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Canato M.,University of Padua | Capitanio P.,University of Padua | Reggiani C.,University of Padua | Reggiani C.,Italian Institute of Myology | And 2 more authors.
Journal of Muscle Research and Cell Motility | Year: 2015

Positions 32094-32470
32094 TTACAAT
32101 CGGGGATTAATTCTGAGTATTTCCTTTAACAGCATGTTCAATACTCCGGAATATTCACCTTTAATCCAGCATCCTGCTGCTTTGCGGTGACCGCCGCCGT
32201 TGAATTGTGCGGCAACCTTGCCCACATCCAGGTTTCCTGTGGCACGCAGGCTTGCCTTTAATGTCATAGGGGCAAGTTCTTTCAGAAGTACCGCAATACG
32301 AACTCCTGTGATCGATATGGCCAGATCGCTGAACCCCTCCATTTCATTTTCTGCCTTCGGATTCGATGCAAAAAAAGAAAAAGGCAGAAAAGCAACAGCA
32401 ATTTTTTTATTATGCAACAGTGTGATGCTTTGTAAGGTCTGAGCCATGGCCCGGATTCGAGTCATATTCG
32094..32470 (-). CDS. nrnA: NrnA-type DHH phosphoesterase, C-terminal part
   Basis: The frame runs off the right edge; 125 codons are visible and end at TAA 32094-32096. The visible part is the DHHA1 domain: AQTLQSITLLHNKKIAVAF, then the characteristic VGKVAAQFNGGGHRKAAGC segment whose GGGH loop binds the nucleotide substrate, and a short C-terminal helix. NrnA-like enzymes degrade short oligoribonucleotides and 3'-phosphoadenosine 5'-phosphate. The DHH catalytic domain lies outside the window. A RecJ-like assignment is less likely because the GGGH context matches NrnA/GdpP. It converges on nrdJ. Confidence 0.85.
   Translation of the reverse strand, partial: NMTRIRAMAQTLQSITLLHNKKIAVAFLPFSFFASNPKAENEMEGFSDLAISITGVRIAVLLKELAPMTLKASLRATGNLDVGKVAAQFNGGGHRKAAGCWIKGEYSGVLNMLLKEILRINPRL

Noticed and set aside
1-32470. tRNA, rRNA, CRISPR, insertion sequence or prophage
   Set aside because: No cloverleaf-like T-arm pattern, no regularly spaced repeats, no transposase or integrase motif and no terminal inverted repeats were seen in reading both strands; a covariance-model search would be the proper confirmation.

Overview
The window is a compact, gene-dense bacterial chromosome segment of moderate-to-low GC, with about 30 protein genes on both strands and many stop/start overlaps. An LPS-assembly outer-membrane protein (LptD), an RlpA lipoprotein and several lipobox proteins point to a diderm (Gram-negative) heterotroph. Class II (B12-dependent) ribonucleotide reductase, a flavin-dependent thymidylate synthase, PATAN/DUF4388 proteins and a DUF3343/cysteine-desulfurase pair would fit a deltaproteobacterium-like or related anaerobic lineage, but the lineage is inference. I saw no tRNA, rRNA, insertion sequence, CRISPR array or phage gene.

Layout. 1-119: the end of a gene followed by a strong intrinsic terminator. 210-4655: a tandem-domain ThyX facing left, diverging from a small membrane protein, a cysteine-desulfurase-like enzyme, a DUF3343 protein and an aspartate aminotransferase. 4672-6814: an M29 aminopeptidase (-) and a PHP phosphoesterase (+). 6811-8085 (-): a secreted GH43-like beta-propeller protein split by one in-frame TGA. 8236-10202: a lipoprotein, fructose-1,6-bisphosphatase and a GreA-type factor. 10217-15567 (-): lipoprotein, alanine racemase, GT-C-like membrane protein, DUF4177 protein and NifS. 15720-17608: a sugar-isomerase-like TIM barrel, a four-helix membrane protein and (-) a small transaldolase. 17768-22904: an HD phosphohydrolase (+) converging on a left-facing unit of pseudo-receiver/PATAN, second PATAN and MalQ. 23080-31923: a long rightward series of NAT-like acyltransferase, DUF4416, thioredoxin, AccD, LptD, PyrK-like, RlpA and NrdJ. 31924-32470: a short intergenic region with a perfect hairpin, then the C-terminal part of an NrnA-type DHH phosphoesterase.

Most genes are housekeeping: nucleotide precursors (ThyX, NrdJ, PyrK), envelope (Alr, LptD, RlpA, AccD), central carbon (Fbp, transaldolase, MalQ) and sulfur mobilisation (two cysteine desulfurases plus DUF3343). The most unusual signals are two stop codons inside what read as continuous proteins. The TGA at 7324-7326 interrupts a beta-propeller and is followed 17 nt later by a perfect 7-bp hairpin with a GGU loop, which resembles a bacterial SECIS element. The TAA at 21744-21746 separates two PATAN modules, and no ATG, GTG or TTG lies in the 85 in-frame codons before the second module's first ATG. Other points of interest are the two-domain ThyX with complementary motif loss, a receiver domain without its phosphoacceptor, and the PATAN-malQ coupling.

Calcium storage, release, and reuptake are essential for normal physiological function of muscle. Several human skeletal muscle disorders can arise from dysfunction in the control and coordination of these three critical processes. The release from the Sarcoplasmic Reticulum stores (SR) is handled by a multiprotein complex called Calcium Release Unit and composed of DiHydroPyridine Receptor or DHPR, Ryanodine Receptor or RYR, Calsequestrin or CASQ, junctin, Triadin, Junctophilin and Mitsugumin 29. Malignant hyperthermia (MH), Central Core Disease (CCD), Exertional/environmental Heat Stroke (EHS) and Multiminicore disease (MmD) are inherited disorders of calcium homeostasis in skeletal muscles directly related to mutations of genes coding for proteins of the CRU, primarily ryanodine receptor (RYR1). To understand the pathophysiology of MH and CCD, four murine lines carrying point mutations of human RYR1 have been developed: Y524S, R163C, I4898T and T4826I. Mice carrying those mutations show a phenotype with the traits of MH and/or CCD. Interestingly, also ablation of skeletal muscle calsequestrin (CASQ1) leads to a phenotype with MH-like lethal episodes in response to halothane and heat stress and development of central cores. In this review, we aim to describe the murine lines with RYR mutations or CASQ ablation, which show a phenotype similar to human MH or CCD, to underline their specific phenotypes and their differences and to discuss their contribution to the understanding of the pathophysiology of the disorders and the development of therapeutic strategies. © 2014, Springer International Publishing Switzerland.

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